Feeling like work after the pandemic...
Feeling like work after the pandemic... ferrantraite/gettyimages.com

A few days ago, Bloomberg posted this story: "Employees Are Quitting Instead of Giving Up Working From Home."

Though much of the evidence for this development is still in the woods of the anecdotal, a survey has found that 39% of the people working from home during the pandemic "would consider quitting if their employers weren’t flexible about remote work." This is a figure with world-historical significance. It shows that we are in the midst of a shift into another order of work, at least as far as white-collar jobs are concerned. A good grasp of this shift will not be obtained, however, if the temporal distinction between the work before and after the pandemic is missed.

Indeed, this is the key finding of the COVID-19 Mobility Survey conducted by the University of Washington and the Puget Sound Regional Council:

A study by the University of Washington that sampled hundreds of people in the Puget Sound region last year revealed people working from home felt more productive without a commute, with fewer interruptions from co-workers, found that the time increased by the sharp reduction in spatial expenditure (or commutes) resulted, among workers, in a sense of greater productivity.

What has the post-pandemic worker realized? "I have more time because I am not commuting."

All of this brings up an issue that was at the forefront of the labor movement until the 1970s: the working hours.

Between the factory regime of the Victorian moment and the Great Society program of the American moment, the hours of work had in fact been declining. The reasons for this line of historical development were, however, not straightforward and also contradictory.

On one side, you had capitalists making greater and greater investments in labor-saving technologies because of increasing labor militancy and rising wages that claimed more and more of their culturally determined profits (or socially necessary labor time). On the other hand, you had labor demanding more free time—and free time in a capitalist society is nowhere close to cheap. You must pay a lot to be free—those sleeping in RVs or in tents around Seattle are rawly aware of this fact.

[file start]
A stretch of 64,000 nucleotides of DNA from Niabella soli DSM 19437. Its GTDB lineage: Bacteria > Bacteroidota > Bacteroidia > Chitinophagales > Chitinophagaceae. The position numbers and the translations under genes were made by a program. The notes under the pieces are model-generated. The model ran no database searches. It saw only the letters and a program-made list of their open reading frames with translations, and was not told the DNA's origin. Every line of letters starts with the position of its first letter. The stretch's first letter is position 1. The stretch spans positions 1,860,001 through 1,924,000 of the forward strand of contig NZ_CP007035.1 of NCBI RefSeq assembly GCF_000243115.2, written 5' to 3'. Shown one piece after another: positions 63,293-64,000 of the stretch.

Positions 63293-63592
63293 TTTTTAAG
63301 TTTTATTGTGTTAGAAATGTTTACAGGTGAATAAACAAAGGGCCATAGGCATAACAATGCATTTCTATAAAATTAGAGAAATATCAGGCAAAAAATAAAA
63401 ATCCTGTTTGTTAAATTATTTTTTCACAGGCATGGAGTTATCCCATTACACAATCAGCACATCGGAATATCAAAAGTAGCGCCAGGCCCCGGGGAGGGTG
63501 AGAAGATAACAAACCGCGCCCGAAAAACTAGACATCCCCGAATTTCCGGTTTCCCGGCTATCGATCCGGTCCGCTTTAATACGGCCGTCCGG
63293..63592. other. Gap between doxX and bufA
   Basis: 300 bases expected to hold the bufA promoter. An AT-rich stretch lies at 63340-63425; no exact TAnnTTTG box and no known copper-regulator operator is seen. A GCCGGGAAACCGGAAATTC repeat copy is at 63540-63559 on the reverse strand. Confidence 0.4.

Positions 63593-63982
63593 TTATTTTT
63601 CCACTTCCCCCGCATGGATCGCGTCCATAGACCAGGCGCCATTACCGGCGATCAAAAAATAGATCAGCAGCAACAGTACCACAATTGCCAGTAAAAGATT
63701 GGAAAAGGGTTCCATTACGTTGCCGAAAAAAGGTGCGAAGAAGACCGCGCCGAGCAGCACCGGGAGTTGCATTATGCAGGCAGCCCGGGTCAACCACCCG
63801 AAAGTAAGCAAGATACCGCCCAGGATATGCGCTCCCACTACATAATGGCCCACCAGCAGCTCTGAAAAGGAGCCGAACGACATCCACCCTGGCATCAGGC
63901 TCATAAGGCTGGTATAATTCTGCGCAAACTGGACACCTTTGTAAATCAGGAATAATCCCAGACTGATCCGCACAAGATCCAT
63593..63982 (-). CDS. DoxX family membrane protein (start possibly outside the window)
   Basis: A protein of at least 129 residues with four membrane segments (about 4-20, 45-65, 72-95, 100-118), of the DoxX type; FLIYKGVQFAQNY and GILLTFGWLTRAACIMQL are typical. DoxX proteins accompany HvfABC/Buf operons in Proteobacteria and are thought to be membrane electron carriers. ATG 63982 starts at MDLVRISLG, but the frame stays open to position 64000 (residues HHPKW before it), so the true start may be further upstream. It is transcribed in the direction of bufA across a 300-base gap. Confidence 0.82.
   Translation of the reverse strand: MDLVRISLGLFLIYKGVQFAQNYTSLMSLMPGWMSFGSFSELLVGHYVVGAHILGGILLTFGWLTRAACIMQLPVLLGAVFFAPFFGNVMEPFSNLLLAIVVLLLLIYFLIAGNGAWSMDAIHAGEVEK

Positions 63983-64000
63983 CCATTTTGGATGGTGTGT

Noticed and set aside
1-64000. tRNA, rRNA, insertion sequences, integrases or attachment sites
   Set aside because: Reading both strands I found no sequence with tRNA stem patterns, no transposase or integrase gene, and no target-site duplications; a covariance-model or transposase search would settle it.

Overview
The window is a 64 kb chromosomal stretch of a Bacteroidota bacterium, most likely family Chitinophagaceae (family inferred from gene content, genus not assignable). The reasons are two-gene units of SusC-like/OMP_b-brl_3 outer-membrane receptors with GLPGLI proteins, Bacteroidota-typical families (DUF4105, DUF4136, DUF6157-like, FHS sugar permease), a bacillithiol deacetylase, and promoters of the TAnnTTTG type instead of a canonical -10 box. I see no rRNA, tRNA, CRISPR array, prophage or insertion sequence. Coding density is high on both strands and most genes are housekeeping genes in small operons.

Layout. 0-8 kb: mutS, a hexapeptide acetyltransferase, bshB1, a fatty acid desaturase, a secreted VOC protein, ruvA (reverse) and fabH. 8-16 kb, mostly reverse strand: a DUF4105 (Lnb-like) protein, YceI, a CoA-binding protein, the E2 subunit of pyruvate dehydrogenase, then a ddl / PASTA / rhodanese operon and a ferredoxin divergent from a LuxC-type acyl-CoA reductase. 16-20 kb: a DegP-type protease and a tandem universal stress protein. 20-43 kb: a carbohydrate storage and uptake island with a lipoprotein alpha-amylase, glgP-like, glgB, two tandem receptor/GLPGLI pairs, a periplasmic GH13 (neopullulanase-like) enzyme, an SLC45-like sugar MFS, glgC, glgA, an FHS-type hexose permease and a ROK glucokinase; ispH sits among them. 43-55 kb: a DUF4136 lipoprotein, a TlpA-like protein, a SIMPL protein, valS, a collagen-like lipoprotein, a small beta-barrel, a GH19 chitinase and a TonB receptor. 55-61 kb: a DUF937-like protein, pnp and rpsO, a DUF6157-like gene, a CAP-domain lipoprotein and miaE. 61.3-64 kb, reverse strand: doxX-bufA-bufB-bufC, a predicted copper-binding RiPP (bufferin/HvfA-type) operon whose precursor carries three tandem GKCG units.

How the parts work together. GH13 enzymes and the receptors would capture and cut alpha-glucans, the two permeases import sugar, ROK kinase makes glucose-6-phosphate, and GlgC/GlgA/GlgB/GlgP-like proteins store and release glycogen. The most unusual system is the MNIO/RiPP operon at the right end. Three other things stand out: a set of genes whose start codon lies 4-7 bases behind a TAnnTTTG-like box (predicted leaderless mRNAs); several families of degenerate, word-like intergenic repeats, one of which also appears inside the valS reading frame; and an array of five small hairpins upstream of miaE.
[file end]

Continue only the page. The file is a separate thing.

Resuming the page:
If workers are to remain in a system with expensive freedom, this can only mean working less for the same or higher wages. The labor march in this direction only came to an end in the 1970s. In that decade, the working week hit the limit of 40 hours and, in the US, has remained there ever since. Why?

The main reason is the rise of neoliberalism, which is often considered an economic project, when in fact it was nothing more than class one. Neoliberalism was comprised of governing principles whose final purpose was to check worker militancy, which, as the American historian Thomas J. Sugrue explained in his book The Origins of the Urban Crisis: Race and Inequality in Postwar Detroit, did not end with the start of the Long American Boom in 1947. Neoliberalism reaffirmed the class character of capitalism by reinstating expensive free time.

Support The Stranger

The pandemic made clear to many that the working hours and productivity were not linked by nature but by culture (that is, socially necessary labor time). The issue then was not economic growth as some kind of organic conatus but the perpetuation of a class system that made life expensive for class-based purposes.

As the economy reopens, we will see more people checking out of the system because new tools for cutting the costs of free time were developed during the pandemic, and because the roots of the neoliberal class project has run out of steam (the roots of Bidenomics).

For an explanation of the first, I recommend reading my post, "What a Year of Lockdown Tells Us About the Nature of Human Time;" and for the second, Cédric Durand's post, "1979 in Reverse."